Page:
For many of us, bumper crops of zucchinis and cucumbers conjure up the sweltering days of summer, while pumpkins and gourds decorate our holiday tables throughout the fall. However, these iconic fruits and vegetables – known collectively as cucurbits – can also help us understand the spread of plant diseases that pose a significant risk to crops.

by Lori R. Shapiro

I recently led a study that used crop species from two genera of closely related plants belonging to the family Cucurbitaceae – zucchini, pumpkin and squash, which are all in the same genus (Cucurbita) and are native to the Americas, as well as cucumber and muskmelon, which both belong to a genus (Cucumis) that is originally of Eurasian origin. I used these closely related, native and introduced Cucurbitaceae crop plants as a model system to understand how and why plant pathogens emerge.

For this study, I collected 88 samples of Erwinia tracheiphila from across these two host plant genera in the eastern United States and sequenced their entire genomes. E. tracheiphila is a pathogen that causes bacterial wilt in these species of cucurbits, resulting in tens of millions of dollars in crop losses and prevention costs to U.S. farmers each year. Yet, lack of basic knowledge about this pathogen means there are few control methods available for farmers.

E. tracheiphila’s genome is like Frankenstein’s monster – cobbling together lots of different pieces of genes and DNA from different sources, suggesting that it has recently undergone dramatic changes. There was also very little genetic difference between the genomes of the 88 different samples. From these genomic data, I determined that E. tracheiphila evolved as a pathogen only recently.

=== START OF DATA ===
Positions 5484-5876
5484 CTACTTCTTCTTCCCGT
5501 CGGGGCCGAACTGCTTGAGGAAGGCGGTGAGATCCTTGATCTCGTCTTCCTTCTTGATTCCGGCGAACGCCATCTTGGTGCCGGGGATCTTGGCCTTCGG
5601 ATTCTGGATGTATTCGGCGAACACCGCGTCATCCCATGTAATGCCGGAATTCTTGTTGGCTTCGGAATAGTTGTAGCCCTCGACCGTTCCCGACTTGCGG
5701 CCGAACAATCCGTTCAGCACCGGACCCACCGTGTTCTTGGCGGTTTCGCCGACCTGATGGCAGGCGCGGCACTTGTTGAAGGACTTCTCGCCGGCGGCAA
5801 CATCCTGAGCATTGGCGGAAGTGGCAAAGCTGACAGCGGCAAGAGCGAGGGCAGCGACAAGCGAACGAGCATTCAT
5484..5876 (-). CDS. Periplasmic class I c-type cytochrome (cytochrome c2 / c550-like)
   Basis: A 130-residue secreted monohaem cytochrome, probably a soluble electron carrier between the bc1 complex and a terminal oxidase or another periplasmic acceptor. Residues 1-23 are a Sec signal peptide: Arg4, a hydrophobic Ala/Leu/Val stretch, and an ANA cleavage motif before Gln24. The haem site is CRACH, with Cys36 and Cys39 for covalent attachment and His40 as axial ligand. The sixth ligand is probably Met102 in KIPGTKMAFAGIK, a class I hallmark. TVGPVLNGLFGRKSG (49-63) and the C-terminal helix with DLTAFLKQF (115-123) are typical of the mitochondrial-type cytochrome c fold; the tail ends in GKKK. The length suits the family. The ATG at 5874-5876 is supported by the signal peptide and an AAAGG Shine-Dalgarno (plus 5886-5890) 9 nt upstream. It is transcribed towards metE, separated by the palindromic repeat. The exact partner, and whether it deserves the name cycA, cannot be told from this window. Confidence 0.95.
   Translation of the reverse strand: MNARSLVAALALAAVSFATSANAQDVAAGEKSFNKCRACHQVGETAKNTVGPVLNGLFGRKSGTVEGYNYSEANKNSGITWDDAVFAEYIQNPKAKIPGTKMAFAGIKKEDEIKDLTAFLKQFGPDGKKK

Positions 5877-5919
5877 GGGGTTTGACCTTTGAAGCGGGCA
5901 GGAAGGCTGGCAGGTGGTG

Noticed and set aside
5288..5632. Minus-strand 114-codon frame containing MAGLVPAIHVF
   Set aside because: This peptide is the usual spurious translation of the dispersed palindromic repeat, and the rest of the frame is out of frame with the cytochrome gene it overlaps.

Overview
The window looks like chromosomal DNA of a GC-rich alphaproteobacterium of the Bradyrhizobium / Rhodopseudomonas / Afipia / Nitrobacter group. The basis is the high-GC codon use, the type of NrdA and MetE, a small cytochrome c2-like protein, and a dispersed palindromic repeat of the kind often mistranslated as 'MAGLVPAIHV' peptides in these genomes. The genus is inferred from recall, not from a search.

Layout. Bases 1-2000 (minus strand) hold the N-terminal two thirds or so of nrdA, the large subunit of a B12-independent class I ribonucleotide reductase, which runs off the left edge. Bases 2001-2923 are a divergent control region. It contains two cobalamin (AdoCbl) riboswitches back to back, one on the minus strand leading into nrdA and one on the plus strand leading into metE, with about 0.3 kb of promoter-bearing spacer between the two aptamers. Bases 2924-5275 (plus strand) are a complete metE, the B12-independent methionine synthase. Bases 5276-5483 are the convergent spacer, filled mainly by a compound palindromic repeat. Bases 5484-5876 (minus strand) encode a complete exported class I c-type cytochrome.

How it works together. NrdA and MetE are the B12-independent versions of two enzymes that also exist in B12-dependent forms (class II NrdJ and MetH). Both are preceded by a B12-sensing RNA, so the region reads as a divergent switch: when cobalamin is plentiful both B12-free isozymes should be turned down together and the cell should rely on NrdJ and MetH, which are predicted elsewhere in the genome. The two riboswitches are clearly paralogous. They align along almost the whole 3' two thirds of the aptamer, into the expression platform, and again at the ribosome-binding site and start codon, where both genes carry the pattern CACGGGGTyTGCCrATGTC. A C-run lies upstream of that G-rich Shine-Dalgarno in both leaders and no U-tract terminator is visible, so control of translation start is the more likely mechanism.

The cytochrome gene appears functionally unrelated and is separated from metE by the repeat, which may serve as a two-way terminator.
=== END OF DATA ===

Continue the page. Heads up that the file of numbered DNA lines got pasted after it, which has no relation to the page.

My colleagues and I also found three distinct bacterial lineages. Surprisingly, we also found that cucumbers are the only host plant susceptible to all three lineages, and the most susceptible host plant species overall. This is notable because, while pumpkin and zucchini are native to eastern North America and have been present throughout the Americas for millions of years, cucumbers and muskmelon were only introduced to North America after European colonialization in ~1500. This strongly suggests that the introduction of a foreign crop plant, followed by widespread cultivation in eastern North America, inadvertently caused the emergence of a new, very damaging plant pathogen.

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